This article focuses on the narrow “strike zone” that plaintiffs must overcome in private securities actions instituted in the Fourth Circuit. Based on empirical data generated over a fourteen-year span, there emerges a clear finding that during that time period defendants were victorious in almost all cases, either on the merits of the case or due to procedural obstacles. The authors posit that this pattern of difficulty for plaintiffs arises, at least in part, from the Fourth Circuit’s restrictive interpretation of various requisite elements of these causes of action, such as materiality and scienter, as well as the Fourth Circuit’s approach to the pleading standards mandated by the PSLRA and the Federal Rules of Civil Procedure. The authors examine in detail some of the leading securities cases that establish Fourth Circuit precedent in these areas, as well as notable cases from the survey period, to illustrate the confines of the narrow “strike zone” available to plaintiffs to establish a meritorious claim.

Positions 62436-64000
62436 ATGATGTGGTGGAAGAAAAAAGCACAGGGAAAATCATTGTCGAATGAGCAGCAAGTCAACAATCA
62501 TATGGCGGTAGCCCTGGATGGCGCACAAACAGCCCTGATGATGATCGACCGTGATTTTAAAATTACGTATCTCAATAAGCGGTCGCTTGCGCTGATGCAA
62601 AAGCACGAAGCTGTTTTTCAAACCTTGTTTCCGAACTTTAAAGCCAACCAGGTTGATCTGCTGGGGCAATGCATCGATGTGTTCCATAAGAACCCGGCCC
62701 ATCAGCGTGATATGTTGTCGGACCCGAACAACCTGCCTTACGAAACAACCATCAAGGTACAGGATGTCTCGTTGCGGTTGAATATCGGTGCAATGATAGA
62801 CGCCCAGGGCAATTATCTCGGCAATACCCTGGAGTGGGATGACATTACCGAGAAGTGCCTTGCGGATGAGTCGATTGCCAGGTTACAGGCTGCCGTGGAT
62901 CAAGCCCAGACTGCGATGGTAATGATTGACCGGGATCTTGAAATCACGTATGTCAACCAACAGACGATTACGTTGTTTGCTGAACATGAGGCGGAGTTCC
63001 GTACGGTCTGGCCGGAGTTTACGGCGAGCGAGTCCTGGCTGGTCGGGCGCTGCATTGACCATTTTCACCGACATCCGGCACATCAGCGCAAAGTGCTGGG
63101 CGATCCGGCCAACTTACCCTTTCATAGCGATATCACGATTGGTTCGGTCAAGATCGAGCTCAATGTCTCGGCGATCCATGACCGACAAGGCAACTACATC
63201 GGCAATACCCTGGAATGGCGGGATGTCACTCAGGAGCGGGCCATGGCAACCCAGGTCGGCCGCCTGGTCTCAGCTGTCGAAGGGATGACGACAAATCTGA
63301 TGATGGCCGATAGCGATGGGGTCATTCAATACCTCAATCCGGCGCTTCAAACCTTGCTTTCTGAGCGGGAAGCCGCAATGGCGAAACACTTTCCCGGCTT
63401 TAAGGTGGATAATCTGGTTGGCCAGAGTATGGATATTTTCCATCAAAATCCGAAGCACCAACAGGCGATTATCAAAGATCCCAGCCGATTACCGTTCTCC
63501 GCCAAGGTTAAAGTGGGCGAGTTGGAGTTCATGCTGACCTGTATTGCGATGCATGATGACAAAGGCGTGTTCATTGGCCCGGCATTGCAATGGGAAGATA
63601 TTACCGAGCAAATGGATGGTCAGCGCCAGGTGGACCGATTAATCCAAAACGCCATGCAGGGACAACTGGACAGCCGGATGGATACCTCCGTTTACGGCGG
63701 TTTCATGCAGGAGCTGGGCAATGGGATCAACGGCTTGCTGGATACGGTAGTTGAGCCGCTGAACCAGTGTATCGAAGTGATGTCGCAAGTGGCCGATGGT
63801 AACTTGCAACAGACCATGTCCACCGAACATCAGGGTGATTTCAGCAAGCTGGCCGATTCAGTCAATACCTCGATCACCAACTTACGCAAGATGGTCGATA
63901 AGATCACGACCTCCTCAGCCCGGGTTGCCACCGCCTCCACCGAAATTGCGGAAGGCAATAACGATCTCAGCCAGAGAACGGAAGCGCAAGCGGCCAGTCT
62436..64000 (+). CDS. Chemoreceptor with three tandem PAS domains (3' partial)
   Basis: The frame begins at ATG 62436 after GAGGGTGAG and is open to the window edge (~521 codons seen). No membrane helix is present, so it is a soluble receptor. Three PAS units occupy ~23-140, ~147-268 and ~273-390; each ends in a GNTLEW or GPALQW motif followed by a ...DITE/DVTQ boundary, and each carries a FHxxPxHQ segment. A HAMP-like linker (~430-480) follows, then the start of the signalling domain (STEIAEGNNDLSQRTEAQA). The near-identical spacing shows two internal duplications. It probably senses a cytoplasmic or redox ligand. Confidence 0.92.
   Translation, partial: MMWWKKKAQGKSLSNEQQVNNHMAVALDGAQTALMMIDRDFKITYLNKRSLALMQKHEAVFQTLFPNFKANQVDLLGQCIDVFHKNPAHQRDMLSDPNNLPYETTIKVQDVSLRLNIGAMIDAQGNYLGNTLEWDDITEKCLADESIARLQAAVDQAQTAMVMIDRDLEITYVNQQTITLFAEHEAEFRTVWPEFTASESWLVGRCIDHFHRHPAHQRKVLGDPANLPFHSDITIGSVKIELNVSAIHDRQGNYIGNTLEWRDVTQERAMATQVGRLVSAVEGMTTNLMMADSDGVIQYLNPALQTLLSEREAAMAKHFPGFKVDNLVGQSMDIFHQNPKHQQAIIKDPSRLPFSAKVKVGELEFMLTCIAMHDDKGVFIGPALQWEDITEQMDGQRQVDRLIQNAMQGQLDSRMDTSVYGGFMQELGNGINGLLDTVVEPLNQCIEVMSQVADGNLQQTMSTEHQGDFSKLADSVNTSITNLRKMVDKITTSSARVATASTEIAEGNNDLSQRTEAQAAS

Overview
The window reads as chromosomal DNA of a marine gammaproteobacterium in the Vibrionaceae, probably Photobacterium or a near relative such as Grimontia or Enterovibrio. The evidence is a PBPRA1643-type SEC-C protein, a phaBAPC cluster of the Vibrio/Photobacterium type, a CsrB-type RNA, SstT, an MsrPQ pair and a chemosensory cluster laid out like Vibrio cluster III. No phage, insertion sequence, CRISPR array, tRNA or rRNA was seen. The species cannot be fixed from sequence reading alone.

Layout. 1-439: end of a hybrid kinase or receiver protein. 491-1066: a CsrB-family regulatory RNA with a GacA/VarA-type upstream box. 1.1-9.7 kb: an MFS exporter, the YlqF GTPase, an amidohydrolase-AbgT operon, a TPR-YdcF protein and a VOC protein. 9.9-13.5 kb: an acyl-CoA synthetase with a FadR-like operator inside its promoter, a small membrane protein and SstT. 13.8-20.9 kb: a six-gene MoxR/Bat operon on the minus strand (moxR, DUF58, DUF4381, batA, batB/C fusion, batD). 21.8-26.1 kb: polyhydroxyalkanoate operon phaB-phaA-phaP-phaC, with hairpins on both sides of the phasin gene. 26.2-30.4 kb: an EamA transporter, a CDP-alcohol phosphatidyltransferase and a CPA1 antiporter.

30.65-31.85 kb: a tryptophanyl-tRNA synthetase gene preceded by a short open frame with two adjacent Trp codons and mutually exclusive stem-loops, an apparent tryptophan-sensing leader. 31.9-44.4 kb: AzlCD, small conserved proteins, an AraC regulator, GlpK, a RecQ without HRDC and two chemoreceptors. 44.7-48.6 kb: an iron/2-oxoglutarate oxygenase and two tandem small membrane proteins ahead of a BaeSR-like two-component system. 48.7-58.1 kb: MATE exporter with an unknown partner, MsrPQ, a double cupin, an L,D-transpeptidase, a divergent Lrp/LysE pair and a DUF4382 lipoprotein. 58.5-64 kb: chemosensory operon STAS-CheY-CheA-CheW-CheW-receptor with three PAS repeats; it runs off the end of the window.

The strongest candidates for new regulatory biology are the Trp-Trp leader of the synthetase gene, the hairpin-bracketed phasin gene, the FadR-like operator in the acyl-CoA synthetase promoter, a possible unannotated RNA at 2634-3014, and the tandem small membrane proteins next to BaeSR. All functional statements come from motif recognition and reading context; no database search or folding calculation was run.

North Carolina Law Review
Marc I. Steinberg; Dustin L. Appel, A Prolonged Slump for Plaintiff-Pitchers: The Narrow Strike Zone for Securities Plaintiffs in the Fourth Circuit, 88 N.C. L. Rev. 1923 (2010)